- Shavell, Steven, 1979. "On Moral Hazard and Insurance," The Quarterly Journal of Economics, MIT Press, vol. 93(4), pages 541-62, November.
- Liangjun Su & Martin Spindler, 2013. "Nonparametric Testing for Asymmetric Information," Journal of Business & Economic Statistics, Taylor & Francis Journals, vol. 31(2), pages 208-225, April.
- Gourieroux, Christian & Monfort, Alain & Renault, Eric & Trognon, Alain, 1987. "Generalised residuals," Journal of Econometrics, Elsevier, vol. 34(1-2), pages 5-32.
- Marc Henry & Yuichi Kitamura & Bernard Salanié, 2010.
"Identifying Finite Mixtures in Econometric Models,"
0910-20, Columbia University, Department of Economics.
- Bettina Grün & Friedrich Leisch, . "FlexMix Version 2: Finite Mixtures with Concomitant Variables and Varying and Constant Parameters," Journal of Statistical Software, American Statistical Association, vol. 28(i04).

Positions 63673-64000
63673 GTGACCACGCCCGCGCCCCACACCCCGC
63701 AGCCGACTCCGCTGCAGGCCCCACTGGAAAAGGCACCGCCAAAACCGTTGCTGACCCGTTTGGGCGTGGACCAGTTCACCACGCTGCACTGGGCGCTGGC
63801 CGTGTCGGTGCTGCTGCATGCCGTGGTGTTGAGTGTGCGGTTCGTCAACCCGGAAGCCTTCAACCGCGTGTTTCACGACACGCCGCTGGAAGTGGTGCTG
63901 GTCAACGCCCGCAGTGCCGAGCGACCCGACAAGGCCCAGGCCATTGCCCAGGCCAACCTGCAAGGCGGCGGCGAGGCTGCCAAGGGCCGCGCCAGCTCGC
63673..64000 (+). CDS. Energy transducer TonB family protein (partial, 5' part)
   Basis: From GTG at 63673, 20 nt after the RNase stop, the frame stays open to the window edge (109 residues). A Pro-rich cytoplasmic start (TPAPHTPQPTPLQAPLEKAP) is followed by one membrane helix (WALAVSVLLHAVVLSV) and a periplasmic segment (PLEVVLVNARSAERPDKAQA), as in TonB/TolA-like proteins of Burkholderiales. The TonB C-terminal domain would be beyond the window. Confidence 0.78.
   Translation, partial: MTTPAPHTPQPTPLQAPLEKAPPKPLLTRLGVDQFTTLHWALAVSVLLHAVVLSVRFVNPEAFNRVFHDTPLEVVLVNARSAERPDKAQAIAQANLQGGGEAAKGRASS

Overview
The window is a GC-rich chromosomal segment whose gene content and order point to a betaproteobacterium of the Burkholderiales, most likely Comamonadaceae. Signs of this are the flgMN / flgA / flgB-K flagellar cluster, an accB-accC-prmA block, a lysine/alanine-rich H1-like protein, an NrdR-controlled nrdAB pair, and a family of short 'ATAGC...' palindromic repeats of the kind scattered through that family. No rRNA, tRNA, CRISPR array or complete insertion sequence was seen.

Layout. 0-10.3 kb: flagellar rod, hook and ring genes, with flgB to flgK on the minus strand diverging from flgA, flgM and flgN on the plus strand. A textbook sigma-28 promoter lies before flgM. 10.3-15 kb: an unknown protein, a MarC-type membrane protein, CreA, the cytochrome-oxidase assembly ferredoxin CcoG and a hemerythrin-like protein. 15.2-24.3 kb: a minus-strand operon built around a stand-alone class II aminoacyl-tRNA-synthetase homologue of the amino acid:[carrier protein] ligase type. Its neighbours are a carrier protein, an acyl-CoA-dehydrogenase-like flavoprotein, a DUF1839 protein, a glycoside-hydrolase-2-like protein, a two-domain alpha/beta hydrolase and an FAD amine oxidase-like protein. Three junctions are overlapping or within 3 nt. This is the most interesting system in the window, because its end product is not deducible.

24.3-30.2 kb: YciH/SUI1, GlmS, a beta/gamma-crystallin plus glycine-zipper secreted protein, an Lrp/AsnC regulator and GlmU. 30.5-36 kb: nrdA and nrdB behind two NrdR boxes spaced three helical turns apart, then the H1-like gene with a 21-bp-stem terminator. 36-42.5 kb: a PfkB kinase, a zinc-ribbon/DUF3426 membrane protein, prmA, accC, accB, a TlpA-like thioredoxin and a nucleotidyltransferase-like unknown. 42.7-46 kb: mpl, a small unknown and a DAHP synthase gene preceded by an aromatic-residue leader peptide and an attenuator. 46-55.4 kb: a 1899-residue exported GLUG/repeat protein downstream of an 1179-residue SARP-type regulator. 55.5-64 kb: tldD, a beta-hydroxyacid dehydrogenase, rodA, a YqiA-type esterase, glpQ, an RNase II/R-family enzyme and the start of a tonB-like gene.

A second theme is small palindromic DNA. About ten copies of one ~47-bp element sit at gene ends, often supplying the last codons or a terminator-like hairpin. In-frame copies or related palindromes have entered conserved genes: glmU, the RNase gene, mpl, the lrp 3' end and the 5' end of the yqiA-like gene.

- Rothschild, Michael & Stiglitz, Joseph E, 1976. "Equilibrium in Competitive Insurance Markets: An Essay on the Economics of Imperfect Information," The Quarterly Journal of Economics, MIT Press, vol. 90(4), pages 630-49, November.
- Akerlof, George A, 1970. "The Market for 'Lemons': Quality Uncertainty and the Market Mechanism," The Quarterly Journal of Economics, MIT Press, vol. 84(3), pages 488-500, August.
For technical questions regarding this item, or to correct its authors, title, abstract, bibliographic or download information, contact: (Henning Frankenberger).
If references are entirely missing, you can add them using this form.